State Representative Barbara Gleim (R-Carlisle) announced to fellow lawmakers on Monday that she will soon introduce a measure to bar Pennsylvania teachers from championing their personal political convictions in the classroom.
Gleim stated that her proposal is an important step toward reaffirming anti-discrimination principles as outlined in the Civil Rights Act of 1964, which prohibits discrimination on the basis of race, national origin, religion or sex in education.
In a memorandum seeking co-sponsors for her legislation, titled the Anti-Indoctrination in Education Act, the representative declared that her legislation will articulate guidelines for the Pennsylvania Department of Education to aid teachers instructing their students on “challenging and controversial issues.” Her bill will also provide parents and schools with procedures to issue complaints which could lead to investigation when civil rights law appears to have been violated.
“For education to create citizens capable of self-government, students need to engage with a variety of viewpoints on challenging issues, led by teachers who understand that there is greater value in promoting independent thinking than in advancing their own beliefs,” Gleim wrote. “Teachers should be prepared to engage students in academic discussions about all topics, so long as teachers impart vital knowledge and skills without imposing their own beliefs.”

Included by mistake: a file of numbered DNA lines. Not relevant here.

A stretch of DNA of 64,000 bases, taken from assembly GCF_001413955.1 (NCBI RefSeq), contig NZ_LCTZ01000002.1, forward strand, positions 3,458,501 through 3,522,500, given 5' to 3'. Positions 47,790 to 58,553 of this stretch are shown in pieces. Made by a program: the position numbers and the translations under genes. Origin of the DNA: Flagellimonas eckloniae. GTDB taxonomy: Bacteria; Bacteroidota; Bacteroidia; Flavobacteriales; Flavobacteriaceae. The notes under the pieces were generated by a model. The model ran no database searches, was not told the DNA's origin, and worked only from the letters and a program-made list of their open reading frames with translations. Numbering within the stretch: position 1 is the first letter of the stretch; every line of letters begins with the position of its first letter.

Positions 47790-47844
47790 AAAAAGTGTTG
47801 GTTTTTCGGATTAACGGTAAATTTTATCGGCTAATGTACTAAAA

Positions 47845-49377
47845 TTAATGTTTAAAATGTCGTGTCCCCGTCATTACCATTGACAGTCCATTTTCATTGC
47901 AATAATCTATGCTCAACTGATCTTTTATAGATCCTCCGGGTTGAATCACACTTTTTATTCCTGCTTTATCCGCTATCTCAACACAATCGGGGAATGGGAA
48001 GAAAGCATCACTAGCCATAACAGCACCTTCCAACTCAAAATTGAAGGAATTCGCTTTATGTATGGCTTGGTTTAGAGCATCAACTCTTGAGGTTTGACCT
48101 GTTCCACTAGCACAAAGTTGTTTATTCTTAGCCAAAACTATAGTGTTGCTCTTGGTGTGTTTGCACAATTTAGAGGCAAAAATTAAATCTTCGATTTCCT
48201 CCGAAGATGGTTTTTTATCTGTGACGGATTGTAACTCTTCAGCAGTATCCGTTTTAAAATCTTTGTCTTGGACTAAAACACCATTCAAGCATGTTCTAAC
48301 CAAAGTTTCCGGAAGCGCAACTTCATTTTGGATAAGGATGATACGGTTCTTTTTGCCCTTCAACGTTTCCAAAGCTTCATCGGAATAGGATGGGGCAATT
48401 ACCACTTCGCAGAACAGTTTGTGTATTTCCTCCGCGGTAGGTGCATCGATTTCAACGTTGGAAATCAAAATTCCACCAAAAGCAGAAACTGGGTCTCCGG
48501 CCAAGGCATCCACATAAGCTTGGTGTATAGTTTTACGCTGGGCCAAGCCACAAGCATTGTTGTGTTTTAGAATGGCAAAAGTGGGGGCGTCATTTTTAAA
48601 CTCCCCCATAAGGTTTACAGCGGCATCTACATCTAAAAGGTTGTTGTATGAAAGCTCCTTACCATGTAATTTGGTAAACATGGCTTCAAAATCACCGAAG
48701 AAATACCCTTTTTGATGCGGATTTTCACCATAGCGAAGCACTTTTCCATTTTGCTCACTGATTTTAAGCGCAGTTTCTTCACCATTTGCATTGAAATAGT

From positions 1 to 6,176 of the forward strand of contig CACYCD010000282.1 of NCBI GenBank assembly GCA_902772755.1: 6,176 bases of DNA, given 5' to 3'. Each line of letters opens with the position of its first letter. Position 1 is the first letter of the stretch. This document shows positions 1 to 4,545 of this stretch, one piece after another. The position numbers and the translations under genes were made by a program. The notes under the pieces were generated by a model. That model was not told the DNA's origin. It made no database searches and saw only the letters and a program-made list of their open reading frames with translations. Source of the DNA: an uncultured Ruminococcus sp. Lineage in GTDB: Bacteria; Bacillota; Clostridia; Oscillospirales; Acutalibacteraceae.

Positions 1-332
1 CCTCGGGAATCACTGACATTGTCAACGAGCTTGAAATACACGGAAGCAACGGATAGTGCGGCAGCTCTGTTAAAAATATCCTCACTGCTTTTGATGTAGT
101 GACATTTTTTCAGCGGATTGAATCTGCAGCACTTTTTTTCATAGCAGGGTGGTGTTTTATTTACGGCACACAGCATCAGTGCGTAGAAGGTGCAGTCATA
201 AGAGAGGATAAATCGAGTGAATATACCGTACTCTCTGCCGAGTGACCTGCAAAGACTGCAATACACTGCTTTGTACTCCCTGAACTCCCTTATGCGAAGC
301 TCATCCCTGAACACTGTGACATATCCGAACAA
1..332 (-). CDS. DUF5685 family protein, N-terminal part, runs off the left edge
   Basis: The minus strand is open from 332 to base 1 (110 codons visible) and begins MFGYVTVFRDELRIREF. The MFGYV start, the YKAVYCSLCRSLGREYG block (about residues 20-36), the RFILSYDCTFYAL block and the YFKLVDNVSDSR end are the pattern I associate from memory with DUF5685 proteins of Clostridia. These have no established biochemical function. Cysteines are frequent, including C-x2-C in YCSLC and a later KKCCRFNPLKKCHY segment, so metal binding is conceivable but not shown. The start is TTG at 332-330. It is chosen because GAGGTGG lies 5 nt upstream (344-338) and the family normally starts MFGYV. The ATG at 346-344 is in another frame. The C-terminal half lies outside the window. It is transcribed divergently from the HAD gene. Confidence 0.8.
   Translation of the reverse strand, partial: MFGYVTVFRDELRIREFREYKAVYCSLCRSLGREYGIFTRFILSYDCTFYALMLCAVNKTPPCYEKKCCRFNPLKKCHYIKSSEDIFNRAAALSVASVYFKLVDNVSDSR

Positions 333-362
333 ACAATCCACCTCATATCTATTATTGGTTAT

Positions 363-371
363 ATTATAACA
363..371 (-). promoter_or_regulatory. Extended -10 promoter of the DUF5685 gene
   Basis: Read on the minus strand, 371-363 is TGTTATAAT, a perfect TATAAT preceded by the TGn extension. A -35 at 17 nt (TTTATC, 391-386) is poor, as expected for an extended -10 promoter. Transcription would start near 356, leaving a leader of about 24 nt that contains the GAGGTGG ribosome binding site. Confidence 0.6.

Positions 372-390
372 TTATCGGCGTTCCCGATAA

Measures like Gleim’s have gotten increased traction as debates about Critical Race Theory (CRT) have exploded across the nation in recent years. While Leftists have insisted that CRT — which maintains that history should be taught from a perspective of racial politics — is not found in Pennsylvania curricula, numerous instances of K-12 institutions and teachers injecting far-left racial ideology into their lessons have come to light.
Christopher Rufo, of the center-right Manhattan Institute, for example, reported that a Philadelphia elementary school directed fifth-graders to simulate a “Black Power” demonstration to free communist activist Angela Davis from her brief 1970s imprisonment on murder charges. Rufo wrote that that those children were also instructed to extol “Black communism.”
And, in August 2020, Gladwyne Elementary School just outside of Philadelphia made national news for requiring fourth- and fifth-graders to read Not My Idea: A Book About Whiteness. A short children’s book by Anastasia Higginbotham, it urges children to distrust law enforcement and encourages white children to dismiss assertions by their own parents that they are not responsible for societal racism.
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